Posts Tagged ‘New York City in 1903’

An Allen Street tenement fire rages in 1903

August 19, 2013

Allenstreetfire1903The fire started on the windy morning of March 14 in a basement restaurant.

Isidore Davis, a tenement resident who ran a wine-making business also in the basement, was returning home at about 3:45 a.m. when he saw flames coming from a funnel in the restaurant’s sink.

“He tried to put it out, as it was already licking the woodwork,” a New York Times article stated the next day. The small fire quickly became a blaze that sent smoke rising through hallways.

Within 10 minutes, engines and a hook and ladder company were on the scene. But already the fire had spread to every floor of the building.

“Men, women, and children were on the fire escapes screaming,” a newspaper wrote. “Quickly the hook and ladder companies extended ladders to the escapes in the rear and front of the building.”

After wind gusts fueled the flames, some of the 150 residents began to jump. “Persons crowding on the fire escapes dropped like flies or plunged into the arms of the waiting firemen.”

AllenstreetsignBy the time the fire was put out (above left photo), 20 residents—all Jewish immigrants—had perished.

Fires in crowded, unsanitary tenements weren’t rare in 1905. But the heavy death toll made the Allen Street fire front page news.

“The great loss of life in what was merely a two-alarm fire is ascribed by firemen to the fact that escapes were blocked with boxes and rubbish, while nearly every opening to allow a free passage from one escape to the other was boarded over,” the Times wrote.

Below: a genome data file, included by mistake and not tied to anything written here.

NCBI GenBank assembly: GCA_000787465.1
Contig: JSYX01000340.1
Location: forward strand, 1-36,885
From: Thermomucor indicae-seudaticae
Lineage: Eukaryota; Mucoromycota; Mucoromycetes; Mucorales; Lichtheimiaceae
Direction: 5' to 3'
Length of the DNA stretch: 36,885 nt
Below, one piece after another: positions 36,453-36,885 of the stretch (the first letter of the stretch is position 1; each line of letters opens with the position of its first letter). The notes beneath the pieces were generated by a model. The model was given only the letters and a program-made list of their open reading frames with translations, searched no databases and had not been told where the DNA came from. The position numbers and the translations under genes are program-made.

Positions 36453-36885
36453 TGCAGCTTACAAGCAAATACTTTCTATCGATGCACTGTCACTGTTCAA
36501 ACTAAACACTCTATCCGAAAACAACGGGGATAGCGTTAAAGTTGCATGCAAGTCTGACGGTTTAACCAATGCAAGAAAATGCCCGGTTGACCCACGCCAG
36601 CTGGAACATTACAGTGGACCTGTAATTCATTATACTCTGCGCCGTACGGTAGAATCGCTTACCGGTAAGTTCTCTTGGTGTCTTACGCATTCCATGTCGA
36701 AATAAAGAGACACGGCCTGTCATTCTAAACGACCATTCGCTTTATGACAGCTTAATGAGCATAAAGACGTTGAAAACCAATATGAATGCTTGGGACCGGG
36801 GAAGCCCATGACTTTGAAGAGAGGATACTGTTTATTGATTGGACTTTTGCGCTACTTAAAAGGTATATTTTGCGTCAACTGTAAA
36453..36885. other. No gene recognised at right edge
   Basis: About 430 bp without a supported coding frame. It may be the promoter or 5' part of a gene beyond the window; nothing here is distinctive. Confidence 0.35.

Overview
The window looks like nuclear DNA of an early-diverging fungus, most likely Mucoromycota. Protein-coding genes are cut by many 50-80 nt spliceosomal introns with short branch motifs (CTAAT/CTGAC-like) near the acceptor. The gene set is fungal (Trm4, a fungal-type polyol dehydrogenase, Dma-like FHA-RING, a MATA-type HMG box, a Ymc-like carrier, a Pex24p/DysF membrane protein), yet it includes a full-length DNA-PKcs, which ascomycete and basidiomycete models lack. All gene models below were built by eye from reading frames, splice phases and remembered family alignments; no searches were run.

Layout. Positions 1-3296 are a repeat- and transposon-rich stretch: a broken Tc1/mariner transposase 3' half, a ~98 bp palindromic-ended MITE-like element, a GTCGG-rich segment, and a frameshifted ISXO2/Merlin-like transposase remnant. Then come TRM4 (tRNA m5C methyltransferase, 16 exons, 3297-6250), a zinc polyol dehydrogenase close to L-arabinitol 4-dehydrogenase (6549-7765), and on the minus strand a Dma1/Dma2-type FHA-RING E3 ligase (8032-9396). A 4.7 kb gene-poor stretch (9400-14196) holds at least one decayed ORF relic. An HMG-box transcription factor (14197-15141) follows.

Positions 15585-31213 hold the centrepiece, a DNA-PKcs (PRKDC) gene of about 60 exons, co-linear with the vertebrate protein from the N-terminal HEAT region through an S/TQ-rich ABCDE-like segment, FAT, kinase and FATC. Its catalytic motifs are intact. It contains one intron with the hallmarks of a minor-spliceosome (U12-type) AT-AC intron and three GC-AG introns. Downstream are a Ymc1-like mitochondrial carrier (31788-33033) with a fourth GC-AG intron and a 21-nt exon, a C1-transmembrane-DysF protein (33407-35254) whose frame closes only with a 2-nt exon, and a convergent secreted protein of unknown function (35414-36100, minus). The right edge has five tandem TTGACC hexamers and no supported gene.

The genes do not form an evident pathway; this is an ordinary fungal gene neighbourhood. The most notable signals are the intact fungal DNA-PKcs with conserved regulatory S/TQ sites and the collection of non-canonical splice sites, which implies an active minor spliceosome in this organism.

105allenstreet2013“On the top floor 10 bodies were found huddled together under a closed scuttle. The coroner declared that this showed neglect on the part of some one to have the exits clear.”

After an investigation, the Tenement House Department ended up taking the blame. Inspectors reportedly didn’t keep 105 Allen Street’s fire escapes clear and the roof skylight unlocked.

The head of the department, however, insisted his men did the best they could, but after every inspection, residents would lock the roof and clutter up the escapes once again.

[Lower left: 105 Allen Street today]

The Williamsburg Bridge’s inferiority complex

January 24, 2012

When the Williamsburg Bridge opened on December 19, 1903, Scientific American (by way of had this to say about a structure critics conceded wasn’t nearly as breathtaking as its neighbor, the Brooklyn Bridge:

“Considered from the aesthetic standpoint, the (Williamsburg) Bridge is destined always to suffer by comparison with its neighbor, the (Brooklyn) Bridge,” the magazine wrote.

“It is possible that, were it not in existence, we would not hear so many strictures upon the manifest want of beauty in the later and larger (Williamsburg) Bridge, which is destined to be popular more on account of its size and usefulness than its graceful lines.

“As a matter of fact, the (Williamsburg) Bridge is an engineer’s bridge pure and simple. The eye may range from anchorage to anchorage, and from pier to finial of the tower without finding a single detail that suggests controlling motive, either in its design or fashioning other than bald utility.”